Meanwhile, with the pipeline going through Tanzania, cash-strapped Tullow was left in a latch. Without much interest left in Uganda, Tullow decided to reduce its footprint in the country even further; the reason it is farming out. But Tullow’s move now appears to have emboldened the Chinese to take on Total.
As part of this fight, CNOOC is now demanding operatorship of Exploration Area 2 (EA2), the same area Tullow had already agreed to sell to Total. In March, CNOOC notified Tullow that it was exercising its right to acquire 50% of the interest Tullow is transferring to Total. The case has gone to President Museveni.
Abdul M Kibuuka, the Public Affairs and National Content Manager of Tullow Uganda, confirmed to The Independent that the companies had concluded negotiations and entered an agreement.
“We are now waiting for government approval,” Kibuuka said.
By press time, both CNOOC and Total had not responded to our queries.
Energy Ministry Permanent Secretary, Robert Kasande, also confirmed that the companies had submitted the transaction paperwork for approval.
“We are in the process of reviewing the transaction,” Kasande said.
But since the negotiations of these agreements lasted months from March until October, insiders say that government asked the companies to focus on the 2020 deadline as they iron out their other differences.
Enerst Rubondo, the Executive Director, Petroleum Authority of Uganda (PAU), told The Independent that as he sees it, the disagreements amongst the companies would not affect the production timelines.
“The companies will resolve the issues,” he said sounding upbeat about 2018, which he said promised to be a super active year in the oil industry.
A quick decision on the government’s side will also depend on whether the deal will not attract tax disputes as the ones before it.
There is hope that since the farm-down is seen as a critical stage before the Final Investment Decision (FID), which is expected to unlock billions and kick-start production, President Museveni will act swiftly.
Uganda discovered commercial oil reserves –6.5 billion barrels–over 10 years ago but has not been able to produce oil.
Fights between government and the oil companies over taxes and the requisite infrastructure and amongst oil companies themselves for dominance are part of the problem.
Embedded in the current fight are concerns by CNOOC that most of the deals are going to Total. Apparently, CNOOC’s concerns are due to the fact that Total is already selecting companies that will carry out the next big thing in Uganda’s oil sector; the Engineering, Procurement and Construction (EPC) for the two main projects.
It is the EPC contracts that will swallow the biggest chunk of $ 10 billion for the development phase.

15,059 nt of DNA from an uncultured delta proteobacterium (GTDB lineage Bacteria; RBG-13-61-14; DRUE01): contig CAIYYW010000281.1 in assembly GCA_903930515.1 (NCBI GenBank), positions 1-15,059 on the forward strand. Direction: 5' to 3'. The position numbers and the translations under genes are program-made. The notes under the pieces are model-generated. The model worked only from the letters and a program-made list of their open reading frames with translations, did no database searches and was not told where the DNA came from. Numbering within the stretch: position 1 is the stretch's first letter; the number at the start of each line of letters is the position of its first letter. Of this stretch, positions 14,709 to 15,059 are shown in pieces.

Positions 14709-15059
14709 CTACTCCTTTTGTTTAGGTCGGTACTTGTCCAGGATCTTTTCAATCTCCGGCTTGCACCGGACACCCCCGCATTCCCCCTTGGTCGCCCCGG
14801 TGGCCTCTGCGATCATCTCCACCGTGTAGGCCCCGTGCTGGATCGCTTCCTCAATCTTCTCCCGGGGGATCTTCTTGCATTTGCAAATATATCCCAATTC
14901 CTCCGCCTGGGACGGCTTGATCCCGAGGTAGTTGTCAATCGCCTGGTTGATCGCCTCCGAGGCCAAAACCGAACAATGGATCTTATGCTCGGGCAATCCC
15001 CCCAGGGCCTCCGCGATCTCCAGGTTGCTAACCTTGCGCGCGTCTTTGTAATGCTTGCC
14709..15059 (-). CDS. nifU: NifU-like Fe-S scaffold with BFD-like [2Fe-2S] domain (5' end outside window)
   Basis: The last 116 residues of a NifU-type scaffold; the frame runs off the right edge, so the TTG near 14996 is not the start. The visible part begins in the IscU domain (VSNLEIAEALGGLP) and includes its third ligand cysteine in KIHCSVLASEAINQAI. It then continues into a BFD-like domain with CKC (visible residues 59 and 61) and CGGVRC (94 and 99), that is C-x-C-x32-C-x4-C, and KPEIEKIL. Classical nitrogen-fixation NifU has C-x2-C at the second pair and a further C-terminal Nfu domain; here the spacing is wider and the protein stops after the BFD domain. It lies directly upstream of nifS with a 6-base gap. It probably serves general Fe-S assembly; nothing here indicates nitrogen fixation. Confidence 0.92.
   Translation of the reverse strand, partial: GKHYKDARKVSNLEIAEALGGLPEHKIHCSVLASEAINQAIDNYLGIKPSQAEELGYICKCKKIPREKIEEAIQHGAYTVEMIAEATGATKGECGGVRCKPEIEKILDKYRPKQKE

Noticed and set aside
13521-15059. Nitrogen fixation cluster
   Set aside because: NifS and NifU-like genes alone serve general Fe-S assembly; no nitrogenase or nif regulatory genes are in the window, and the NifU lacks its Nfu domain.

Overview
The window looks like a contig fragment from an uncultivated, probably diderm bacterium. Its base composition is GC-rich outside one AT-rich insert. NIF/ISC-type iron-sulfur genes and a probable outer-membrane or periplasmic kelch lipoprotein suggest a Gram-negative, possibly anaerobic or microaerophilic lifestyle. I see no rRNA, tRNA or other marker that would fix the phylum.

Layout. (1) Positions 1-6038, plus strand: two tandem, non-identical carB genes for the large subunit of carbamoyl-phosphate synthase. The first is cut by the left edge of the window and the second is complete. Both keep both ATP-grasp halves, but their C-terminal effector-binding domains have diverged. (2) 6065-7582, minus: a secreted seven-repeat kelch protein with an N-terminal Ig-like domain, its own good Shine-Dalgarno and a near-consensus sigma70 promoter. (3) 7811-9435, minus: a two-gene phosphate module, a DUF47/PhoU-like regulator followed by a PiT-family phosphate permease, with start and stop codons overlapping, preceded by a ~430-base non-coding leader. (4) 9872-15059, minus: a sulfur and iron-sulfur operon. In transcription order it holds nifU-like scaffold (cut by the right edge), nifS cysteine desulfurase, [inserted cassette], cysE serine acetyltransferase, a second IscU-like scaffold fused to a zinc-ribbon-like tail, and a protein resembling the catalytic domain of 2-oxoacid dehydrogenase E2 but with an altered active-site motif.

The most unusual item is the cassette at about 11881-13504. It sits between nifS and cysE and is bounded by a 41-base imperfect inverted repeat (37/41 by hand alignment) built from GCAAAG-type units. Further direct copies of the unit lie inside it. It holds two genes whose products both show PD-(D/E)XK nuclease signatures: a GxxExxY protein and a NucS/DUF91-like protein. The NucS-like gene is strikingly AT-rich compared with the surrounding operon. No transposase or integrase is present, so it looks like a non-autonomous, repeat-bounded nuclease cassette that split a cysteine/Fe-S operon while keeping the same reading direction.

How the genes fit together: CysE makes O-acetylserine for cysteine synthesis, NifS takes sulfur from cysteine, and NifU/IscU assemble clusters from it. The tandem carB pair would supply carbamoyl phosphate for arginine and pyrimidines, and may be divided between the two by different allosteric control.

The Chinese have reportedly told Total that if it takes the lead on the pipeline, CNOOC should take the lead on the upstream—oil fields.
After taking the pipeline and eyeing a stake in the refinery, Total has a firm grip on the mid-stream. If it snatches Tullow’s stake in the farm down, it will dominate the oil fields also and leave CNOOC with crumbs. Already, Total commands the biggest market share in Uganda’s petroleum distribution segment.
Total has already been flexing its muscle. It has reportedly already code-named its Tullow EA2 deal under the Tilenga project and is excited about it because it stands to give them the leading role in the entire project.
In February, it picked three companies to carry out FEED studies for this Tilenga project. These included; Technip (French), Fluor (U.S. and partnering with China Petroleum Engineering and Construction Corporation-CPECC) and the Chicago Bridge & Iron Company (CB&I).
Insiders say CNOOC had also picked a Chinese company for the FEED studies of the Kingfisher project. FEED studies define cost and construction designs for facilities required for oil production.
CNOOC is fighting to ensure that with the farm down, it is not left operating only the kingfisher field as a minority player in Uganda’s oil sector.
Under the current arrangement, CNOOC operates Kingfisher, Tullow EA2 and Total EA1 and EA1A.
But with the $3.55 billion pipeline deal in the bag too, Total is in a dominant position.
Total chairman and chief executive, Patrick Pouyanné, made this point when he said “following the agreement on the Tanzanian export pipeline route, this transaction gives Total a leadership position to move this project efficiently toward FID in the current attractive cost environment.”
But Total must also tread carefully – because it needs the oil held by CNOOC for production to be viable in the short-run.
At stake are deals about $ 20 billion. Apart from the $3.55 billion pipeline, there is the $ 4.5 billion oil refinery, and the over $ 10 billion expected to be invested in the infrastructure required to get the fields ready to start producing oil.
It is no surprise for some, therefore, that CNOOC also announced it wanted a share of the Tullow farm down. That meant the deal had to be renegotiated.
The fighting phase of the type going on appeared to have been overcome in August last year when government awarded the oil companies eight oil production licences. The licences came after almost two years of intractable negotiations over the oil companies oil production plans.
At the time, President Museveni desire to have oil pumped by 2020 appeared achievable. That timing is very critical for Museveni; it is the campaign year for the 2021 elections, in which he has showed he is keen to seek reelection. Getting oil cash would be a major boost and the fights amongst the oil companies are making this prospect harder.
The deadline already looks unrealistic because the oil companies need at least three years after making the FID to start pumping oil. The FID is now expected between June and December next year. This would mean that at the very least, Uganda can only be able to pump oil after well after 2021.